We wait to meet the unchanging God and know his peace.”
* This is a good time to reconfigure your bearings in life before you ‘kick on’ to your true course, your ‘higher purpose’. Remember, the purpose of life is a life of purpose. Have your beautiful things but do not be imprisoned by them. Own them but do not let them own you. Give the main aim of your life over to far more important pursuits such as discovery of your highest potential, giving of yourself to others and making a difference by living for something more important than yourself.
“Just imagine that the purpose of life is your happiness only – then life becomes a cruel and senseless thing. You have to embrace the wisdom of humanity. Your intellect and your heart tell you that the meaning of life is to serve the force that sent you into the world.
Then life becomes a joy.”
“For what it’s worth, it is never too late, or in my case, too early to be whatever you want to be. There’s no time limit. Stop whenever you want. You can change or stay the same, there are no rules to this thing. We can make the best or the worst of it. I hope you make the best of it. And I hope you see things that startle you. I hope you feel things you never felt before. I hope you meet people with a different point of view. I hope you live a life you’re proud of. If you find that you’re not, I hope you have the courage to start all over again.”
(Eric Roth ‘The Curious Case of Benjamin Button’)
“I have walked that long road to freedom. I have tried not to falter; I have made mistakes along the way. But I have discovered the secret that after climbing a great hill, one only finds that there are many more hills to climb. I have taken a moment here to rest, to steal a view of the glorious vista that surrounds me, to look back on the distance I have come. But I can rest only for a moment, for with freedom comes responsibilities, and I dare not linger; for my long walk has not yet ended.”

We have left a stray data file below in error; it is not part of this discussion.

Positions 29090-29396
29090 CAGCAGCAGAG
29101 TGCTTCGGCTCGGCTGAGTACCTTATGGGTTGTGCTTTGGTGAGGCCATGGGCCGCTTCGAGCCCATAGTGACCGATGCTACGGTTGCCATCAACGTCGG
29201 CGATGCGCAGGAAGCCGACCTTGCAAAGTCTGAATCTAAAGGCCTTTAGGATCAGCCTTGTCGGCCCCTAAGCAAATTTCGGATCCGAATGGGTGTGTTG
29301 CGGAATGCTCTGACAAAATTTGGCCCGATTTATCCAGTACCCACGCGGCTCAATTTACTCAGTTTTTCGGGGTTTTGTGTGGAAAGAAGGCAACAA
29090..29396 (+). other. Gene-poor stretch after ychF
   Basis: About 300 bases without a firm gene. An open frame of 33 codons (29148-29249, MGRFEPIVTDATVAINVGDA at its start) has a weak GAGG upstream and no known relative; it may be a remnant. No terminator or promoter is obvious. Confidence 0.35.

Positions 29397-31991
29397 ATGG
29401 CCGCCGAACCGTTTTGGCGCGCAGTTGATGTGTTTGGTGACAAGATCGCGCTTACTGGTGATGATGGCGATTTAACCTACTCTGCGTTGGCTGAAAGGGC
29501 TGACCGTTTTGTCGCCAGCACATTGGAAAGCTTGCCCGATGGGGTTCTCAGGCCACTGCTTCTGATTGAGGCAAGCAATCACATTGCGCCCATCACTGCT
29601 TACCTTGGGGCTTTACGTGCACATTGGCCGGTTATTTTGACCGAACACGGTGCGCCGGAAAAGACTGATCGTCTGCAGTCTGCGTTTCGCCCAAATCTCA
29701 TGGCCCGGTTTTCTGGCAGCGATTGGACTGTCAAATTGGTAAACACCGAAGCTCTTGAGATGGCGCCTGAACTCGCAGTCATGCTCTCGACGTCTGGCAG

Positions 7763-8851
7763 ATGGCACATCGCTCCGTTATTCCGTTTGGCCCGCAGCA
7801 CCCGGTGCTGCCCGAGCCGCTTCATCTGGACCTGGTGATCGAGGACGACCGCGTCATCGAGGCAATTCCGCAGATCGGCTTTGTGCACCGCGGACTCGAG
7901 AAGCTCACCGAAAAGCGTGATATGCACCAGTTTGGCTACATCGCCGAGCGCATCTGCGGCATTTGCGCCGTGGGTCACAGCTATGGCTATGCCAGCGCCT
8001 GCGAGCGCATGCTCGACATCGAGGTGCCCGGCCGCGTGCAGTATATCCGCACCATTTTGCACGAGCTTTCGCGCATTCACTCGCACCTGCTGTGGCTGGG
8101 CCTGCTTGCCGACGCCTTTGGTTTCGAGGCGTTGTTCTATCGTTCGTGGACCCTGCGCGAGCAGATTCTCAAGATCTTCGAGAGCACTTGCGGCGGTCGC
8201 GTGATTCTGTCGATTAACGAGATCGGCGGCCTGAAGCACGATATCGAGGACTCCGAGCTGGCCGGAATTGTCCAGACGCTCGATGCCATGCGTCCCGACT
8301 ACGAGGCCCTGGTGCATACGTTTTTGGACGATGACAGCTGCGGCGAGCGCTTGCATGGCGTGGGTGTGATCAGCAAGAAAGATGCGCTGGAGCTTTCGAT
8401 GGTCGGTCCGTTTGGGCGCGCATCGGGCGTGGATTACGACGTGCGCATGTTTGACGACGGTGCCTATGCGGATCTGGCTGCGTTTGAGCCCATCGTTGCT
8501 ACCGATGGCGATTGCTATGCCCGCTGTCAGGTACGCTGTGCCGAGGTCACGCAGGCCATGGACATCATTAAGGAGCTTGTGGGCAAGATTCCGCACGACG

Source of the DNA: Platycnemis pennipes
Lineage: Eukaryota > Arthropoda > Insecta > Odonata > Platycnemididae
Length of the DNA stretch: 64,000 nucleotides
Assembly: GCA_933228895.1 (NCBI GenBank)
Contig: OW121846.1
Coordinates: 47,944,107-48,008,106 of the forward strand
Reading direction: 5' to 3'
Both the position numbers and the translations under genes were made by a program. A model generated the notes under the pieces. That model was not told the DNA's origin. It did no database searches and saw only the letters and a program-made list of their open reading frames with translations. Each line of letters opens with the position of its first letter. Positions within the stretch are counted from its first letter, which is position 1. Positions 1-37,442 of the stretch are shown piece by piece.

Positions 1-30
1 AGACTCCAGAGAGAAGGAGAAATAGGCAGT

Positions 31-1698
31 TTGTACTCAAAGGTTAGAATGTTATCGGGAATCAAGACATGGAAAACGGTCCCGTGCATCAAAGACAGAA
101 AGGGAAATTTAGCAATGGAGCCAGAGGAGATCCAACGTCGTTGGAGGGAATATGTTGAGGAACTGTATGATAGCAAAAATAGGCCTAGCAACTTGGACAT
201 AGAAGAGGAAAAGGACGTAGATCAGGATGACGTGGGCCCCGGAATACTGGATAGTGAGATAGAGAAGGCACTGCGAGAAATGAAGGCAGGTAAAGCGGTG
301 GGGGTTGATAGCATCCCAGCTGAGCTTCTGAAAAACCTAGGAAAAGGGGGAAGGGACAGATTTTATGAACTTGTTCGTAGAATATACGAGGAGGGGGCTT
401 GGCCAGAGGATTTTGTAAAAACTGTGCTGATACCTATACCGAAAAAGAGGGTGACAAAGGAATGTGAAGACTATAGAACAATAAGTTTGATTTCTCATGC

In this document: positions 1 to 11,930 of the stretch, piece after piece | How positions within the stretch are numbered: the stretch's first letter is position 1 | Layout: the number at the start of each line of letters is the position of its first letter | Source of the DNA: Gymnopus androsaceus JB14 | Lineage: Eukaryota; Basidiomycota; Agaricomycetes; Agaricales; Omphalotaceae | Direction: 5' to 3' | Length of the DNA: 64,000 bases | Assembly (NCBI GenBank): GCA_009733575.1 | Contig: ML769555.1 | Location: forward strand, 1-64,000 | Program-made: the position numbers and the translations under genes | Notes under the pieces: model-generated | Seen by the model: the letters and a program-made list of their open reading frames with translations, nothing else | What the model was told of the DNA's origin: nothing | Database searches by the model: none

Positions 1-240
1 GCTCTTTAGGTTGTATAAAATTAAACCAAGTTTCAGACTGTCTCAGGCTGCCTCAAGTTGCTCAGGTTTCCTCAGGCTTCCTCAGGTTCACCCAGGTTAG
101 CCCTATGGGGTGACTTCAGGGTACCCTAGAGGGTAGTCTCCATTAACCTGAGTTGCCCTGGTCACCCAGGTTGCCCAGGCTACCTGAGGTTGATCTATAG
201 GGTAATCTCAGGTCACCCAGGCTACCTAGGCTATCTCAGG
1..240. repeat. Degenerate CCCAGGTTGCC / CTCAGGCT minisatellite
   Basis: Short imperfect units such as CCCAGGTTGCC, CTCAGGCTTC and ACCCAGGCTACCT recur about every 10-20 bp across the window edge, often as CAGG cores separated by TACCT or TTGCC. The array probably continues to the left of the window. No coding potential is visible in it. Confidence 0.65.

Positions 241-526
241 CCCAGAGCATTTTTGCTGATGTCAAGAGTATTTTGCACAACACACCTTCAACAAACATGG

* Where there is peace and love, there is God also. Regardless of where you are on your own spiritual journey, there will be times in your life when you sense that you are not alone, that someone, somewhere is carrying you. There is a life force at play in the world beyond what the mind alone can fully comprehend. There are many rivers to the sea. The wider ocean awaits those who dare take the voyage.
“The man whispered, ‘God, speak to me.’ And a meadowlark sang. But, the man did not hear. So the man yelled, ‘God speak to me’ and the thunder rolled across the sky. But, the man did not listen. The man looked around and said, ‘God let me see you’ and a star shined brightly. But, the man did not see. And the man shouted, ‘God show me a miracle’ and a life was born but the Man did not notice. So the man cried out in despair, ‘Touch me God’, and let me know you’re here” whereupon God reached down and touch the man.
But the man brushed the butterfly away and walked on.”
“You are always calling us to follow you into the future,
inviting us to new ventures, new challenges, new ways to care,
new ways to touch the hearts of all.
When we are fearful of the unknown, give us courage.
When we worry that we are not up to the task, remind us that you would not call us
if you did not believe in us.
When we get tired, or feel disappointed with the way things are going, remind us that
you can bring change and hope out of the most difficult situations.”
(The lona Community)
* Hope will endure even when all around seems bleak. The cross can yield to the fragile hope of the empty tomb. Václav Havel, the former president of the Czech Republic, said that hope is not dependant on some particular view of the world, but is something we carry within us. Hope, he maintains, is not the same as optimism nor the conviction that all will turn out well, but the certainty that something makes sense regardless of how it turns out. It is an ability to work for something because it is good. He says hope ‘gives us the strength to live continually to try new things even in conditions that seem hopeless.’
May you see God’s light on the path ahead,
When the road is dark,
May you always hear, even in the hour of sorrow,
The gentle singing of the lark,
When times are hard, may hardness never turn your heart to stone,
May you always remember, when the shadows fall,
You do not walk alone.
May God give you…
For every storm, a rainbow,
For every tear, a smile,
For every care, a promise,
And a blessing in each trial,
For every problem life sends,
A faithful friend to share,
For every sigh, a sweet song,
And an answer for each prayer.
(Old Irish Blessing)
I hope these reflections offer a little calm amid the storm and that we’ll get to share the path with you someday soon. Thanks to all who shared their favourites. For now, let’s stay safe and stay at home secure in the knowledge that this too shall pass.
We are delighted that our friends and colleagues from Journeying, in the UK, through Iain Tweedale, will also be joining us live for our Taizé Vigil, on Friday 10th April at 8pm. You can connect via our Waterford Camino Tours Facebook page or Journeying’s Facebook page